The First Time News Was Fit to Print: Disneyland, Search Engines & Texlahoma
Welcome to another edition of The First Time News Was Fit To Print, the semi-regular feature where we travel into the archives of The New York Times and find the first time the paper covered various subjects. If you have a suggestion for a future installment, leave a comment.
Land of Fantasia Is Rising on Coast
A cost estimate of $9,000,000 for the building of Disneyland was made today with the announcement that a 160-acre site had been selected for the ambitious amusement center and living museum of Americana conceived by Walt Disney.
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Disneyland, which will resemble a giant motion-picture set, is described by Mr. Disney as a "combination of a world's fair, a playground, a community center, a museum of living facts and a show place of beauty and magic. Once you walk through its portals you leave today behind and enter a world of yesterday, tomorrow and Fantasy."
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"Disneyland," he added, "will be based upon and dedicated to the ideals, the dreams and hard facts that created America. And it will be uniquely equipped to dramatize these dreams and facts and send them forth as a sort of courage and inspiration to all the world."
Continue reading for the first mentions of Bobby Bowden, search engines and something called "Texlahoma."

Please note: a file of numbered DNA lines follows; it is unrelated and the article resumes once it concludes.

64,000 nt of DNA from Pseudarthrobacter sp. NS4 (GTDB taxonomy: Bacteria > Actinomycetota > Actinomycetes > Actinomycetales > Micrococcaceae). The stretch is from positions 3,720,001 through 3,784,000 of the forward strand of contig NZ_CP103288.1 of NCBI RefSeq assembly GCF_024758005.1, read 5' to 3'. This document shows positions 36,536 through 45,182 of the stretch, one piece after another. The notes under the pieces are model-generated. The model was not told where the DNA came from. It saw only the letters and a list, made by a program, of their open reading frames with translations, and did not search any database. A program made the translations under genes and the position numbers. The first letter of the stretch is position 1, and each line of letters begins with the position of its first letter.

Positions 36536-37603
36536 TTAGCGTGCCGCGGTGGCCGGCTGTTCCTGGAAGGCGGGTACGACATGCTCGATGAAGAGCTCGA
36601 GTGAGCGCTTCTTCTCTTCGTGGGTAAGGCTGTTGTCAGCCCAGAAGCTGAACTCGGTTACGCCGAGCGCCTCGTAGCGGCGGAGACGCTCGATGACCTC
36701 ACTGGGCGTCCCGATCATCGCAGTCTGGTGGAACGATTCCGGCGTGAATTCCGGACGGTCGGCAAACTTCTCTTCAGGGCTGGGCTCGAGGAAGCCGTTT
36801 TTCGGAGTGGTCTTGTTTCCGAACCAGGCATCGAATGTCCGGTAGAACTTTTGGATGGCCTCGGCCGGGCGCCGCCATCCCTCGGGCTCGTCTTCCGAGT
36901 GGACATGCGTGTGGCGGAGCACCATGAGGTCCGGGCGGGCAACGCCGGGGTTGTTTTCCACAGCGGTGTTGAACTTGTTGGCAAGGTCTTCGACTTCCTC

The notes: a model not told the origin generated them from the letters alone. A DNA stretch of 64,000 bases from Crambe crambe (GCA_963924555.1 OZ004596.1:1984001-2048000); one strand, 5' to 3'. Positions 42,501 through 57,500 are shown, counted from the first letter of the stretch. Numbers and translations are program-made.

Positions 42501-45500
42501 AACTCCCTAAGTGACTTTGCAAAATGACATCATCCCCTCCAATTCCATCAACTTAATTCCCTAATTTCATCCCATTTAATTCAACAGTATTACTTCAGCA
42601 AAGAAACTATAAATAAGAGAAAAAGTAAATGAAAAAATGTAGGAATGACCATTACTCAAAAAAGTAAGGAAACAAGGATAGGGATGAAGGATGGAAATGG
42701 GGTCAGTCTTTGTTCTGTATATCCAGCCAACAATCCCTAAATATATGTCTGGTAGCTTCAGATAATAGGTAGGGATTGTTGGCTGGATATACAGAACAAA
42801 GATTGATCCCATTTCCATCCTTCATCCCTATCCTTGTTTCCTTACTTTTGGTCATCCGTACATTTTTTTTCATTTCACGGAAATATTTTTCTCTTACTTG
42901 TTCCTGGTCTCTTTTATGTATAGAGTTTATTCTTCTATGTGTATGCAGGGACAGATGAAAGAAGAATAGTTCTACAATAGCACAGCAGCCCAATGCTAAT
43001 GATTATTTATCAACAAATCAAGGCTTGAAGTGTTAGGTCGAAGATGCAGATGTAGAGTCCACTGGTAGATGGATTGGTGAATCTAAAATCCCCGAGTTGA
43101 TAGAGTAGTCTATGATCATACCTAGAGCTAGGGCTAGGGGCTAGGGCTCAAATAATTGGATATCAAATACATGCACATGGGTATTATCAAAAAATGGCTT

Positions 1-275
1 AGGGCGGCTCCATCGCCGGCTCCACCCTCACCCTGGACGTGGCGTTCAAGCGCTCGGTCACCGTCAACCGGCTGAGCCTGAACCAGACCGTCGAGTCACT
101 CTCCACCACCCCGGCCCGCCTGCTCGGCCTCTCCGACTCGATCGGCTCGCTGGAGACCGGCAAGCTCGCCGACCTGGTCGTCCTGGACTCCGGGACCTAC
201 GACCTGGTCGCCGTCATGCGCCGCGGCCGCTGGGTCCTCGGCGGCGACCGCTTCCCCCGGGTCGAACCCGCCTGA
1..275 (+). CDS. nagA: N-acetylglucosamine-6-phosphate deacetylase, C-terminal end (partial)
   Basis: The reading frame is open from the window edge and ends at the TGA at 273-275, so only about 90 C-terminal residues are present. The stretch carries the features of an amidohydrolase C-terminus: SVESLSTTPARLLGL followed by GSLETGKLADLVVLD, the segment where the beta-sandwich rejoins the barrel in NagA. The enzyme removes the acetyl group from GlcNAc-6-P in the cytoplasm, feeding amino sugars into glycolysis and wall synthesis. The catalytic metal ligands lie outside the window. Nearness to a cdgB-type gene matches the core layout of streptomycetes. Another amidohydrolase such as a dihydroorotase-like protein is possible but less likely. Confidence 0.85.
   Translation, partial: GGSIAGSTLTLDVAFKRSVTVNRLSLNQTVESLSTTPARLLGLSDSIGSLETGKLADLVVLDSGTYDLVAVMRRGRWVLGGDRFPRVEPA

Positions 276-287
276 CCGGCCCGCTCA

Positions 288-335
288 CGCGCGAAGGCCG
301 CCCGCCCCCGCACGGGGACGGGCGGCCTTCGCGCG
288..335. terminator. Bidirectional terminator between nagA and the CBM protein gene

Texlahoma Urged as 49th State
Texlahoma, a forty-ninth State in the Union, comprised of counties in Western Oklahoma and the Texas Panhandle, with a combined population exceeding a million, would be created if a proposal being placed before citizens of both States were approved.
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The most curious aspect of the incident, however, arises from the manner in which it is reviving that fallacious notion, always widely held, that under terms of its annexation ninety years ago Texas has peculiar rights to divide itself into new States. This idea arose from a misinterpretation of the clause in the joint resolution of Congress annexing Texas by which the Missouri compromise line was carried to the west boundary of Texas. At that time Texas claimed territory far north, and provision was merely being made that States subsequently carved from Teas should be slave below the compromise line and free above.
Carlen Is Hired by Texas Tech; Bowden Replaces Him at West Virginia
Robert C. (Bobby) Bowden moved up to head coach at West Virginia today succeeding Jim Carlen. Bowden, 40 years old, had been the offensive coach for the Mountaineers since February, 1966.
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He started his coaching career at Samford University in Birmingham, Ala., where he was assistant football coach and head track coach. He left Samford in 1955 to become head football and baseball coach at South Georgia Junior College.
The Executive Computer: A Fast Way to Discover Patterns in Vast Amounts of Data
In the financial markets particularly, all the data needed for research are generally publicly available, but few traders have the luxury of enough time to spend researching data, poring over charts and reading reams of analysis. And often they are not willing to commit the time or money needed to have a researcher check out a convoluted hunch -- especially if the hunch requires going back through 70 years of stock market data and economic indicators.